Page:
Traditional Peruvian Cuisine & Best known dishes
While international recognition of Peruvian cuisine is only recently gaining momentum, Peru has a rich history of food culture. In addition to its own pre- and post-Inca delicacies, Peruvian meal has been influenced by foreign cuisines introduced by immigrants. Primary ingredients of Peruvian cuisine like potato, quinoa, meat, seafood, and spices attained a unique versatility by Chinese, Italian, African, and British cooking style. Even though each part of the country has their own food specialty, there are some “must have” Peruvian food items that are common to the entire country. This article provide a brief description of some of those items that you must try during your next trip to Lima.
Ceviche is a seafood dish, made of lime preserved raw fish. Onion, cilantro, and hot spice named aji or chili pepper are added to make it delicious. This main course dish is usually served cold. Although different types of ceviche is popular in South America, the Peruvian one is authentic. Therefore, many restaurants in Lima, Peru, are famous for their unique ceviche plate. La Casa Del Ceviche, El Buzo, La Mar Cevicheria are the fabulous place in Lima to eat Ceviche. This delicious Peruvian sushi is bursting with citrus and fishy flavor with an intense hot from ‘aji’ or chilli pepper. Noticeable onion and cilantro flavor has made the dish very mouthwatering.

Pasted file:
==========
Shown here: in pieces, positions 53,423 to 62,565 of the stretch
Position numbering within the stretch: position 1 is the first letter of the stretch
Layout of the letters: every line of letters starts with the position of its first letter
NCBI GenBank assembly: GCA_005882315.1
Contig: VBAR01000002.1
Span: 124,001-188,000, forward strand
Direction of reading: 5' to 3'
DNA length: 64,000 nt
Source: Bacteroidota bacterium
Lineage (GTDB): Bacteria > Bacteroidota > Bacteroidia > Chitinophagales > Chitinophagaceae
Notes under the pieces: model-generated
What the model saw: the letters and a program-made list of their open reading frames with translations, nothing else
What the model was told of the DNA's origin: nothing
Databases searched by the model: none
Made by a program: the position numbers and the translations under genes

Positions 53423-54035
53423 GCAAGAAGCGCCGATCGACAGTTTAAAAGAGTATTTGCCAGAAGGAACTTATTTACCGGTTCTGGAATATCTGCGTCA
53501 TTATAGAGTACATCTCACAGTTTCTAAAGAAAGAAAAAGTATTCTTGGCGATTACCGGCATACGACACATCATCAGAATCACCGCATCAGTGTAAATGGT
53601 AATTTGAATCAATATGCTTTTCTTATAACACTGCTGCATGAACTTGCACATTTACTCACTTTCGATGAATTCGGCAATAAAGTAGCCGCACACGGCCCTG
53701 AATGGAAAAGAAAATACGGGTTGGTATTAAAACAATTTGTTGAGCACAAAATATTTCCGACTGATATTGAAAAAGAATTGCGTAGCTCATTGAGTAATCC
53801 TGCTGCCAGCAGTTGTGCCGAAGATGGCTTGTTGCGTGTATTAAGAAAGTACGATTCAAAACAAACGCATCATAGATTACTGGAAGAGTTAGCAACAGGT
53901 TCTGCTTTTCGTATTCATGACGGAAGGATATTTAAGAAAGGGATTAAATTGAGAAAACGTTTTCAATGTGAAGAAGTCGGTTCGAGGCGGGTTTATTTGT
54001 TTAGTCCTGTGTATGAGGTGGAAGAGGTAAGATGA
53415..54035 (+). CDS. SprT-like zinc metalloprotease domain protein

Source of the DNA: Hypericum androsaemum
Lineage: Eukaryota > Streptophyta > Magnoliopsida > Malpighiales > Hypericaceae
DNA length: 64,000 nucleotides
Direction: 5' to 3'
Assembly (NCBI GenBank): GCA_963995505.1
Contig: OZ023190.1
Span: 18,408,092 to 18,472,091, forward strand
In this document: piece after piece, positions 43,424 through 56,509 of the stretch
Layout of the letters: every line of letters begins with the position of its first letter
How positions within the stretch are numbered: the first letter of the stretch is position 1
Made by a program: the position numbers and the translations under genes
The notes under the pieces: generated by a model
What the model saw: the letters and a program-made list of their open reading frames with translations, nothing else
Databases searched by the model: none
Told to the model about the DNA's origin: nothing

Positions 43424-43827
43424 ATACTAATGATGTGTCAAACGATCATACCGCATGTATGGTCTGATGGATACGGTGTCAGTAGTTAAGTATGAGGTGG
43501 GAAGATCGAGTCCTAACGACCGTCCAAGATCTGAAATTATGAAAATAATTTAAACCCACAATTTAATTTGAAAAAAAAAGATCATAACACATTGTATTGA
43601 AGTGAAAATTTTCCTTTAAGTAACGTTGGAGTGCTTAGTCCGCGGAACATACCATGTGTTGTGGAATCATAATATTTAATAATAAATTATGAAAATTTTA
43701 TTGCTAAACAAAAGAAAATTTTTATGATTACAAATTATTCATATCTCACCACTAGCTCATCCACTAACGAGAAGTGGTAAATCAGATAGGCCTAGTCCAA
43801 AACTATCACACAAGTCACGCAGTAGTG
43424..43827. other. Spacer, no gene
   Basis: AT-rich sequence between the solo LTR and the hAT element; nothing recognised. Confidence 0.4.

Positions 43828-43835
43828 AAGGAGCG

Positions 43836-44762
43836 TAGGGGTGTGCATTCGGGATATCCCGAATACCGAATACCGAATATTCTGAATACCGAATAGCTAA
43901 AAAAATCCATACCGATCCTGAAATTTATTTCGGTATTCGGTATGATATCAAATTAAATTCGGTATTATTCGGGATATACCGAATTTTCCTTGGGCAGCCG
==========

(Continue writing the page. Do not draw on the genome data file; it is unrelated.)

Causa is a unique Peruvian starter. It is made of seasoned mashed potatoes layered with egg, tuna, shrimp, or avocado. It is usually garnished with aji or black olives. This exquisite dish is not only eye catching but also delicious. In Lima, Mi Causa, Moche restaurant, La Rosa Nautica restaurant are known for the best Causa Dishes.
Aji de gallina is a French inspired, traditional Peruvian chicken stew. Shredded chicken is cooked in a creamy, cheesy, nutty flavored spicy sauce. One can get a taste blend of rich creaminess and spicy hot from Aji in a same dish. Peruvians like to eat Aji de gallina in cold days. Miraflores, Aji De Gallina are the best places for having this flavorful dish.